Tuesday, June 14, 2011

Monday, June 13, 2011

Summer school day 4

Each team continued their field survey and collected qualitative/quantitative information on the site map by four categories, architectural type (Ger, building, etc.), construction type (solid, non solid, etc.), height of the construction, and color of the construction. In the afternoon, all collected information were summarized at school. Students gave brief explanation and comments for the results from field survey.

Sunday, June 12, 2011

Summer school day 3

Second task: A field survey.
In order to study the case area, students conducted a field survey with 4 categories in Gandan Ger settlement area.

After a field survey, team gathered at the East Gate of Gandantegchinlin Monastery to have a briefing of third task which is the photo shooting of Gandan area.

Discussion on the first day results of field survey

Selection of photos taken by each student

Saturday, June 11, 2011

Summer school day 2

Start-up symposium at the Construction and Urban Development Department of Ulaanbaatar city.

First task: Quick as well as an analytical sketches for the characteristics of Gandan area

Professor Ralf Weber gave comments on the selected sketches.

Friday, June 10, 2011

Summer school day 1

According to the program, the opening with 13 students from Dresden University of Technology, 14 students from Mongolian University of Science and Technology, professors and teachers from both universities was held at MUST on Friday, June 10.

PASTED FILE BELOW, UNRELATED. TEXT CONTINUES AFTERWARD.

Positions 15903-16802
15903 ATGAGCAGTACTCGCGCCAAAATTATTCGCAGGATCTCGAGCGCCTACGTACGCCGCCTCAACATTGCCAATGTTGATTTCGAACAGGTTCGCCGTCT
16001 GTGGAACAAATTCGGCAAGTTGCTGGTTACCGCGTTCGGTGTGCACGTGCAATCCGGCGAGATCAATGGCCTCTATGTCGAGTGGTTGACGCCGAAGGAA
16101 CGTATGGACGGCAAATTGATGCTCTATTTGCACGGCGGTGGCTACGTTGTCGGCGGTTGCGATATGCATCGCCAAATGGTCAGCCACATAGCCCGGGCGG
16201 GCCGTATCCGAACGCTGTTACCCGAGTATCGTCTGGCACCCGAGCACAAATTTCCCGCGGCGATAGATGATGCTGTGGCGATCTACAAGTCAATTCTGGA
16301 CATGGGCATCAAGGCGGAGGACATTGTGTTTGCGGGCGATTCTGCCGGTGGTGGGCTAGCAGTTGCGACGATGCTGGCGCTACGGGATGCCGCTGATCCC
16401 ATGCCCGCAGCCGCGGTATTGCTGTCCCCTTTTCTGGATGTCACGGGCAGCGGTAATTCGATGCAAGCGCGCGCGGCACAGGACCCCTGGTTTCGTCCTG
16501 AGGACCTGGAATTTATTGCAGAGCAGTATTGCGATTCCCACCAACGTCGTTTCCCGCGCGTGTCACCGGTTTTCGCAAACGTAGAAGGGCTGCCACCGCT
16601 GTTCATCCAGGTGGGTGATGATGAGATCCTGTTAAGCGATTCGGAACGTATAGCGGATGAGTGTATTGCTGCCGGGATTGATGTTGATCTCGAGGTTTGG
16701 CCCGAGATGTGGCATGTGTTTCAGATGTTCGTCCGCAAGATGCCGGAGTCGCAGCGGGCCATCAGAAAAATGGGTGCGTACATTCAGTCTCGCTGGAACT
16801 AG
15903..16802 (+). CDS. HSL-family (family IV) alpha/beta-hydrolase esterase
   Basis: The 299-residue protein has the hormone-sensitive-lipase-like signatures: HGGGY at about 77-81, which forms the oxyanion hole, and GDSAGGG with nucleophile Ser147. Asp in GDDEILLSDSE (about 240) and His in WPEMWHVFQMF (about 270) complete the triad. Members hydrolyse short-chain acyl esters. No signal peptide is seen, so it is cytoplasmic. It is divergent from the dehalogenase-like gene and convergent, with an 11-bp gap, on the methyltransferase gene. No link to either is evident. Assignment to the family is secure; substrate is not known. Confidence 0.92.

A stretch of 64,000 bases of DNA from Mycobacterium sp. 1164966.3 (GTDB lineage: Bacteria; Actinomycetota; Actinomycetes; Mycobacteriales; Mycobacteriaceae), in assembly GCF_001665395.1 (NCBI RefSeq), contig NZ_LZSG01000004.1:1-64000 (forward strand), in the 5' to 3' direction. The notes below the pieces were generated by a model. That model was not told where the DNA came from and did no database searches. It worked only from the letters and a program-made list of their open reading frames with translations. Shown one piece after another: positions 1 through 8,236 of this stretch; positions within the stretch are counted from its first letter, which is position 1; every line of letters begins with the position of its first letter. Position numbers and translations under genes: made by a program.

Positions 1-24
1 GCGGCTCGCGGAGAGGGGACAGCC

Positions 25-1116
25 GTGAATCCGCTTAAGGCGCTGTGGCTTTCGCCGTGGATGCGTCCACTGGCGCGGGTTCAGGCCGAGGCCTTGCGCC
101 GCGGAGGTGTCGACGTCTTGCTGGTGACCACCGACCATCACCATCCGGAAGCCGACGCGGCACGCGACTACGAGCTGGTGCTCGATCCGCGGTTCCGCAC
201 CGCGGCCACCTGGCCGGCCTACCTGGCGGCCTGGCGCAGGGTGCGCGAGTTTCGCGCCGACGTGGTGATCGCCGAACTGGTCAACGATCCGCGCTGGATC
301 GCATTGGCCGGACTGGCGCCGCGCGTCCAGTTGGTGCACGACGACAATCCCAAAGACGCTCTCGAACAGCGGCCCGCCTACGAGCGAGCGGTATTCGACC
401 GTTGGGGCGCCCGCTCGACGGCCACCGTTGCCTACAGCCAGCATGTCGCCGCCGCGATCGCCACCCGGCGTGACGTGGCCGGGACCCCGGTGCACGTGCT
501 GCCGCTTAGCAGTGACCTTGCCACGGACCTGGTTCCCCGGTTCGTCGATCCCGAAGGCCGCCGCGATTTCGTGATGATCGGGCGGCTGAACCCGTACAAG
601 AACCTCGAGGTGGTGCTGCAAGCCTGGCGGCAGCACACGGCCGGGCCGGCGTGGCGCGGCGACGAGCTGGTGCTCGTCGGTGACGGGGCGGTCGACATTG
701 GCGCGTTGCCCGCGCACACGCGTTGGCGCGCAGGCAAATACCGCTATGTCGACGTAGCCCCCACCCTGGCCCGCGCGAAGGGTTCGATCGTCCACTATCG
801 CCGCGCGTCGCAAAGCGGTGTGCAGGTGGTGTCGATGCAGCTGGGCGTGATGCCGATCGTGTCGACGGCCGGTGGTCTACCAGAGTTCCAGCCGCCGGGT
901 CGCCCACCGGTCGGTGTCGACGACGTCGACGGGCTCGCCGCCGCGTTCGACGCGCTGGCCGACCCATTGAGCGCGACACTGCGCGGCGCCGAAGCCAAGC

Few hours after long-haul flight from Germany, for sure it is hard to climb to the Zaisan Tolgoi from the south rocky side. However, students climbed and finally got the wide panorama view to the North, Ulaanbaatar city.

There are three general types of city patterns that forming current Ulaanbaatar on the view.
1. Ger settlement area in the North
2. Mid or high rise built up area
3. Low store residential area in the South

Gers are being used for temporary housing of construction workers in some cases.

Monday, May 30, 2011


There are a myriad of myths associated with the culture of the Yurt or the Ger. The most common stories center upon idealized notions of nomadic life where man coexists in harmony with nature and embraces the spirit of adventure. Since Rousseau such arcadian visions have been popular amongst intellectual and cultural elites. Within a ranking list of modern life concepts it would come to the first places.

Yet in the culture of Mongolia, far away from Europe, this Rousseauian dream of self-realization has long since been reinterpreted by the former nomads. The dream of a better, happier life attainable only through solid - if stolid - structures. This new exuberant goal of self realization is expressed in the modern Mongolian architecture where skyscrapers proliferate in the capital of Ulaanbaatar with their own symbolism but without any evident unified planning concept. The culture of own-to-let is well established and practiced by many realtors.

Ulaanbaatar absorbs an influx of approximately 85 thousand new inhabitants per year. Neither urban guidelines nor comprehensive building codes are available to regulate the city‘s growth which is why migration to the capitol is virtually unrestricted. Traditional Gers have become a permanent housing solution to this problem. Outlying Ger suburbs at the periphery of the city are severely overcrowded, lack infrastructure and make a negative impact on the environment. Short term settlement forecasts indicate that by 2012-13 demands will far exceed the capacities of the already inadequate infrastructure. So, the cultural and social change in Ulaanbaatar is going on.

  © 2011 Ger vs. Skyscraper | Copyright

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